Persistence in finding the Northwest Passage, should it exist, lasted for several lifetimes. By the 1700s, dozens of expeditions and voyages had tried, and failed to find a way through the frozen north between the northern Atlantic, and Pacific, oceans. The vast majority of these expeditions were beset by all the usual problems of the era: weather, food, and disease. The freezing temperatures, the lack of food and adequate equipment, and the scourge of scurvy from a lack of fresh fruits and vegetables, which were difficult to keep in an edible condition on a voyage lasting several months, meant that even the most determined adventurers either had to turn back, or died before they got the chance to. Even before the turn of the 19th century, attempts to find the Northwest Passage, and the grisly fates which awaited those who were foolhardy enough to try, had become part of common folklore.
The most legendary of all these voyages is one which may not even have ever taken place: The Voyage of the Octavius.
The Octavius, as far as ghost-ships go, has to be one of the greatest maritime tales out there, up alongside the Flying Dutchman and the Mary Celeste herself! So what happened?
The story goes that in 1775, the whaling ship, the Herald encountered a seemingly-abandoned three-mastered schooner, bobbing off the west coast of Greenland. It being the 11th of October, the weather was already solidly set into winter, and the crew on the Herald were surprised not to see anybody on board, tending the sails, steering the ship by the helm, or even just standing on-deck! After hailing the ship and receiving no reply, some of the Herald’s crew lowered a boat, rowed across, and boarded the vessel and started to investigate.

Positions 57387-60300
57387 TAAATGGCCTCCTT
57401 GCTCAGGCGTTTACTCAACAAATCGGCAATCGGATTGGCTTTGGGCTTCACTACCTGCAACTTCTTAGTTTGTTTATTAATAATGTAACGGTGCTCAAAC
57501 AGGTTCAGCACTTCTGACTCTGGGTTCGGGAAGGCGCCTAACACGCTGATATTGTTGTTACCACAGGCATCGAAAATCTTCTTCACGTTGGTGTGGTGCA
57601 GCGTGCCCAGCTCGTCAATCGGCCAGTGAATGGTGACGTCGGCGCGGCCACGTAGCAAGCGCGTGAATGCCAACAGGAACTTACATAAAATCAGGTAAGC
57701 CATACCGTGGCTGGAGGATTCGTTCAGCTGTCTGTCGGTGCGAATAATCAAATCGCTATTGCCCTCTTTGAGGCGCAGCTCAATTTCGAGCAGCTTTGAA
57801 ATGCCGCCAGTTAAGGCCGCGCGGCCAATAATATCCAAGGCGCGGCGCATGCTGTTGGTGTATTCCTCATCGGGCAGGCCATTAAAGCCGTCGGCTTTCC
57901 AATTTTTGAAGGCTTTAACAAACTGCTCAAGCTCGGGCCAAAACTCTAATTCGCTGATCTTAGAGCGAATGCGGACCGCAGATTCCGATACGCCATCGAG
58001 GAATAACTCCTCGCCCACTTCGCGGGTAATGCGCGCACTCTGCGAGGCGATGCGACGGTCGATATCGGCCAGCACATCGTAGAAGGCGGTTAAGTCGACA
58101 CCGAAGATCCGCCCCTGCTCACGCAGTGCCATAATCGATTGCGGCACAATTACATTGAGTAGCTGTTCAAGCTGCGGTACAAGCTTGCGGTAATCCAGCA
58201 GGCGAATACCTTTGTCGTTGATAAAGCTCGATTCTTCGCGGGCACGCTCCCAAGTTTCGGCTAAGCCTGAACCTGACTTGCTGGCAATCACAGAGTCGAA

What they found was the entire crew – captain, his wife, child, and all the deckhands and sailors, stone-dead and frozen in their bunks, berths and cabins, their frigid corpses preserved by the winter cold. In all, the boarding-party came across twenty-eight dead bodies.
Despite what you might think, during the days of sail, it was not uncommon for vessels to come across other vessels in the open sea, which had been completely abandoned. This happened so often that there were actually recognised rules, regulations and procedures for salvaging vessels, sailing them to major ports, and then putting forth a salvage-claim in order to earn some extra money.
What made the Octavius different from other ships was what the Herald’s crew supposedly found in the captain’s cabin. Apart from the body of the captain himself, they also came across his log or journal. The last entry was dated in November, 1762! If this was correct, then the Octavius had been floating around in the North Atlantic for over a decade! Further examination of the extremely fragile logbook revealed that the ship had sailed to China, and was attempting to sail home again to England via the supposed ‘Northwest Passage’. The ship, like many before it, became frozen in the ice, locked into a white, shivering prison that wouldn’t release it for months on end. It was this mention of seeking, and then apparently finding, a navigable Northwest Passage, which made the story of the Octavius so famous.
Apparently too freaked out by what they saw to take anything from the ship, let alone try and salvage it, the crew of the Herald upped anchor and sailed off without so much as attaching a towline to the Octavius, leaving it to float off into the mists of history from whence it came.
So, is the story true?
Probably. Probably not. The first record of any sort of event like this happening doesn’t make its way into a source of any kind until 1828, when a similar tale appeared in an American newspaper in Philadelphia. Similar stories popped up throughout the 1800s and the early 1900s, likely based off of the 1828 version. In all likelihood, something like the Octavius did happen, once upon a time, and the story had been told, retold, mixed and muddled with other ships and other stories for two-hundred odd years that the truth, if it ever existed, was lost to time.